Below is an annotated list of children's literature for the elementary classroom. The books are organized by the Six Elements of Social Justice Curriculum Design (Picower, 2007). It is based on work by pre-service teachers at Montclair State University. They have read and reviewed these books and provided insights into how they can be used in K-5 settings.

Tuesday, September 9, 2008

The Bobbin Girl

The Bobbin Girl by Emily Arnold McCully

Book: The Bobbin Girl by Emily Arnold McCully

Summary: This book is based on a true story of the female factory workers in Lowell, Massachusetts during the early 19th century. They were overworked in dangerous conditions, and when approached with a pay cut, the women walked out. Unfortunately, some women went back to work because they needed the money, others moved to get new jobs to support themselves, and the owners eventually imported girls from New Hampshire to take the jobs. However, the women set a precedent that workers have the right to walk out if they feel they are treated unfairly, which has inspired thousands of protests and workers' rights movements in the past 170 years.

How to use this book: This book can be used to discuss the historical time period (1830s), historical fiction, women in the work force, workers' rights, labor movements, industrialization and factories, democracy, fairness, compromise, negotiation, equal pay/minimum wage, the 10-hour workday, current immigration/labor issues, among others. It can be used with any grade, given the wide range of topics it addresses.

Social Justice Education Domains:
Self-love & Acceptance- Students can do a writing/thinking activity to consider their role in the democratic classroom, their value as a student, and the power they have to compromise/negotiate their school conditions.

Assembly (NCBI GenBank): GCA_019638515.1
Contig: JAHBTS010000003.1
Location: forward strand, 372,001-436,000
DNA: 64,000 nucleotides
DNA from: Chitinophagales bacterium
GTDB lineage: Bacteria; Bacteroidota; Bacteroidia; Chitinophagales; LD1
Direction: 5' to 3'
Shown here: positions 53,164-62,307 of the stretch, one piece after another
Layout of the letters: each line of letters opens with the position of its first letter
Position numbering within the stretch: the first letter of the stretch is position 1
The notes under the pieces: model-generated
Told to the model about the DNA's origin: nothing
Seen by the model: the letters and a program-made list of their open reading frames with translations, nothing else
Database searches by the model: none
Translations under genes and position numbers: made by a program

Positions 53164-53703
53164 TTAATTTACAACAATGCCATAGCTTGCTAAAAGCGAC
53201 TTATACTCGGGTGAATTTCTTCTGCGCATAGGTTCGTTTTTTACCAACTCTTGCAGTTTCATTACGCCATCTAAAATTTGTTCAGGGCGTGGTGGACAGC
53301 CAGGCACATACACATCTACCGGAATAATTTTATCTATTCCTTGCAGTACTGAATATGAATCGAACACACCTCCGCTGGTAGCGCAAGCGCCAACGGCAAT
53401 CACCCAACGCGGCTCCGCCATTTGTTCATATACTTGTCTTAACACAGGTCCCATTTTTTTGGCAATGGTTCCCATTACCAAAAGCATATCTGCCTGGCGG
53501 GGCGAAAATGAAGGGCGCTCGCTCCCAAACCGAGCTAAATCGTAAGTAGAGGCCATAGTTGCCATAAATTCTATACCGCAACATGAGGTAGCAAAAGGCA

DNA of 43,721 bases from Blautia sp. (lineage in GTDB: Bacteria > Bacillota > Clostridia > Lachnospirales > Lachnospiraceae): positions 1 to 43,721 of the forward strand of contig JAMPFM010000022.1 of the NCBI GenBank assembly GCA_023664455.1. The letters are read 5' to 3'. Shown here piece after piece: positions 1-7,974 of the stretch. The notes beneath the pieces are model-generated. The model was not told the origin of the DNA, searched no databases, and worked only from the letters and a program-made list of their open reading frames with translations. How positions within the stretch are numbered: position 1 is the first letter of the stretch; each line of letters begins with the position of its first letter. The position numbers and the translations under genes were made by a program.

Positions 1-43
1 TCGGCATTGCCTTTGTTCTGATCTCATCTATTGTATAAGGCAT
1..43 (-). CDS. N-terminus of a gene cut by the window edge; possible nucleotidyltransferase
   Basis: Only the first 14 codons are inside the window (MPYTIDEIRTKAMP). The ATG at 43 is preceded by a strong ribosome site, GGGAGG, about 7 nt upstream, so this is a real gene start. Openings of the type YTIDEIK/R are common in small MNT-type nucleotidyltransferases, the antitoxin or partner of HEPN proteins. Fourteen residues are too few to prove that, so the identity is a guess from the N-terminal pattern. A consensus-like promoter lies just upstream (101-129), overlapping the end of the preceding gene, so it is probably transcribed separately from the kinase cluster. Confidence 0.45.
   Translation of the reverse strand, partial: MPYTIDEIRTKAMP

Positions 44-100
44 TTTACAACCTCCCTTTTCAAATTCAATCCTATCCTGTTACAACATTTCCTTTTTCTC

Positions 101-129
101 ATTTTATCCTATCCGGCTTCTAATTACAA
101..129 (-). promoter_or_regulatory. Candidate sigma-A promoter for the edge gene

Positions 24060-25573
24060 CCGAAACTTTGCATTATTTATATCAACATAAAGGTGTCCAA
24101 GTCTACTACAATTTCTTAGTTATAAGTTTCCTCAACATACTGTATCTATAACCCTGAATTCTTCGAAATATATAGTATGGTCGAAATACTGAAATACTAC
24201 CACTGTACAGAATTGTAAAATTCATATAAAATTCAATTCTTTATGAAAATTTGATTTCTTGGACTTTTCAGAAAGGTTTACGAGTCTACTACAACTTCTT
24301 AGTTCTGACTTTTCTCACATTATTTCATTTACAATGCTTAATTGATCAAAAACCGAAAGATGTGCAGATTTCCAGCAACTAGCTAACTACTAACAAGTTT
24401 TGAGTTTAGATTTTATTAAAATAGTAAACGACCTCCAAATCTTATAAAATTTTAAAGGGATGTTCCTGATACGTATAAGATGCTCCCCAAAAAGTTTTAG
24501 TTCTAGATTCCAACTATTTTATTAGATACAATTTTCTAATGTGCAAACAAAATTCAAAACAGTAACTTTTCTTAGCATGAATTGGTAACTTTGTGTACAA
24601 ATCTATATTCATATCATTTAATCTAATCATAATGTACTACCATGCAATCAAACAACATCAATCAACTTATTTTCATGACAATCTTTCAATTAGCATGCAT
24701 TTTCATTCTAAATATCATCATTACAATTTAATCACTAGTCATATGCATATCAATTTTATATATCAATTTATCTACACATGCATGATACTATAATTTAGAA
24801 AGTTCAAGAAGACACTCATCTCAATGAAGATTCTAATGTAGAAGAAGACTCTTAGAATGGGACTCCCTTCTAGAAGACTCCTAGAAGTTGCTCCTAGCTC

Respect for Others- Students can learn about labor conditions in various parts of the United States and other countries that impact cultures. An appreciation for those who work in various types of jobs for various wages can be established.

Exploring issues of social justice- Students can investigate how much factory workers at the time made per hour (daily wage divided by hours) versus other professions. They can discuss fairness and equity. A study of women's employment and treatment in the workplace can also follow.

Social movements and social change- The Lowell women's walkout was a benchmark in the history of labor movements and workers' rights campaigns. The students can study various labor movements and note similar issues, demands, and working conditions that many activists fought for. The first, second, and third wave feminist movements can also be included.

Taking Social Action- Examining places in the world where poor and unfair working conditions exist and raising awareness of such places would be a good start. Students can join a campaign to end unfair labor conditions.

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